Keir Starmer needs to give SMEs a strong offer on skills, business rates and net zero.
By Ibrahim Dogus
Source: New Statesman
When I founded the SME4Labour campaign five years ago, my mission was simple: to bring the voices of small, medium, micro, owner and family-run businesses to the heart of the Labour Party.
My story is the collective story of SME owners in every corner of the UK, regardless of background – it is the story of hard work and sacrifice.
As a 14-year-old Kurdish refugee, I knew I wanted to contribute to the country that had welcomed me. That determination took me from washing dishes and scouring kitchens to becoming a business owner with a chain of eateries in south London.
It’s just an example of the more than 5.5 million UK small businesses that, together, represent 99 per cent of private sector companies. Like many of my fellow entrepreneurs, friends assumed I would gravitate towards the Conservatives. But it was Labour that was ambitious for me, listened to my concerns, and wanted to level the playing field between online giants and bricks-and-mortar businesses.
After years of economic failure from the Tories, many SMEs are once again looking to Labour as the party to get the country back on track. But to win, and hold that support, Labour needs a solid offer on skills, business rates reform and green growth.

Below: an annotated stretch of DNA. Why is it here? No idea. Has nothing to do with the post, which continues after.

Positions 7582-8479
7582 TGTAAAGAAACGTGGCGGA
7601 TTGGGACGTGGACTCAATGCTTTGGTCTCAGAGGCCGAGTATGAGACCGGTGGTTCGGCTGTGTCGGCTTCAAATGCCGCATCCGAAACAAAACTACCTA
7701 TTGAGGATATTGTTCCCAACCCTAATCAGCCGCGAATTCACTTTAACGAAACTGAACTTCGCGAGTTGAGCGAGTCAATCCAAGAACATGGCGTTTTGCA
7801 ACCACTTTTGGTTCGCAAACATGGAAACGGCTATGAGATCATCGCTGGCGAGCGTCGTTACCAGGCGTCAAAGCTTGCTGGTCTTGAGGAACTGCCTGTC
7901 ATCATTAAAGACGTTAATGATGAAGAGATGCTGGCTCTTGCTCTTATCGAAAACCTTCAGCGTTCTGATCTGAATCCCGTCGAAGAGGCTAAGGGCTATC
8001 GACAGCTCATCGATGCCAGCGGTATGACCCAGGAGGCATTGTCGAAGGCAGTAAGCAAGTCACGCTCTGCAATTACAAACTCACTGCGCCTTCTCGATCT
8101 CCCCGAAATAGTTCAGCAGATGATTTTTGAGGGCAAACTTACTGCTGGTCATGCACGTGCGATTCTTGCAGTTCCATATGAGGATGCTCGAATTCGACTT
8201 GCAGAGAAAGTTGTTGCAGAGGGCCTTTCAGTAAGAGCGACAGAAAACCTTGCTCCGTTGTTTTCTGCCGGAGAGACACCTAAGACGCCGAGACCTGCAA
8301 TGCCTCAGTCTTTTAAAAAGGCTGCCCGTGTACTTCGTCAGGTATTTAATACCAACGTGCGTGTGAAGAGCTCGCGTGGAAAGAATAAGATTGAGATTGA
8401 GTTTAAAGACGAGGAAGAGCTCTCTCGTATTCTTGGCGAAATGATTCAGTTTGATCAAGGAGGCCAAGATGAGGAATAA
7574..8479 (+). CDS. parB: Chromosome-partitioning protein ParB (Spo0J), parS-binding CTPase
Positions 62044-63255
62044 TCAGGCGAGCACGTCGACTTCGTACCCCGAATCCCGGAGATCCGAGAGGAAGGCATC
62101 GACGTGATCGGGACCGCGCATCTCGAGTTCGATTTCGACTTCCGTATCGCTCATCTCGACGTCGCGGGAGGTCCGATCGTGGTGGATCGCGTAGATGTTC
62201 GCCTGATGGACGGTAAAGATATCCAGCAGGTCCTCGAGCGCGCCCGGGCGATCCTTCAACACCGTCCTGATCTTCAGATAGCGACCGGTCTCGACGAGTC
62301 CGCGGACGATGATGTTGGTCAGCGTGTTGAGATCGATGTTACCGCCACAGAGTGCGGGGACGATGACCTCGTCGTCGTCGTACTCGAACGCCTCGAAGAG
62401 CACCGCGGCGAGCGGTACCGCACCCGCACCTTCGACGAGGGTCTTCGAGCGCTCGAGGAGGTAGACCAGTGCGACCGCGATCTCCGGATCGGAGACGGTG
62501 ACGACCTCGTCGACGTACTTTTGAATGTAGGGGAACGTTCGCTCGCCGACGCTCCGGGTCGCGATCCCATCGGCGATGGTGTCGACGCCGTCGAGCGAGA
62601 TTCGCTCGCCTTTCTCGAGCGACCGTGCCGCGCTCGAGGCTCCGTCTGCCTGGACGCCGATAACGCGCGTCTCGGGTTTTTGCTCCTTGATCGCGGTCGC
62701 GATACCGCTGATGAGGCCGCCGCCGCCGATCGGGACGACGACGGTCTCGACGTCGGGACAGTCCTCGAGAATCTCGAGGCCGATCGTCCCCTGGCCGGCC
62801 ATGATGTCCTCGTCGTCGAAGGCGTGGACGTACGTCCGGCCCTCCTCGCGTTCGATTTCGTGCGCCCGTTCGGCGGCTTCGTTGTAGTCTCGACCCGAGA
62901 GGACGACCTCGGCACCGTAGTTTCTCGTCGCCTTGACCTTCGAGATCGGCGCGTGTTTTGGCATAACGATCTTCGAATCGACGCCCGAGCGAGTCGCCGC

On skills, the report from David Blunkett’s Council of Skills Advisers rightly puts apprenticeships at the heart of building a more equal country. From the perspective of my own business, I’ve seen how apprenticeships deliver productivity gains and can significantly advance social mobility. Research from the Chartered Management Institute has found that over 70 per cent of management apprentices come from families in which neither parent went to university – giving many of those who missed out on that chance the opportunity to not only access education but to earn while they learn. A positive reform agenda from Labour can help reduce bureaucracy and stream-line processes, making it easier for SMEs to invest in the next generation of workers, managers and leaders.
Ending the broken system of business rates will also level the playing field for SMEs. Despite 12 years in power, seven chancellors and soaring lockdown revenues for online retailers such as Amazon, this government has still stepped back from the changes needed to give smaller firms a fighting chance. Today, we need Labour to deliver a business taxation system fit for the 21st century.
Finally, SMEs need a slice of the pie from the party’s flagship agenda, green growth. The green revolution will bring new jobs, market opportunities and export opportunities. Many SMEs are already leading the way in sustainability, cutting down on emissions, offering local options and adapting to meet consumers’ needs. As we seek to meet the country’s 2050 net zero targets, Labour must ensure that SMEs aren’t left behind in the transition to a green economy.
While media attention has focused on Labour’s drive to attract and engage with large businesses and industry, the party is also becoming the party of those 5.5 million SME owners, with their voices being heard clearly. As we look to the next election, Starmer and his team have an opportunity to show these businesses that Labour has a serious offer.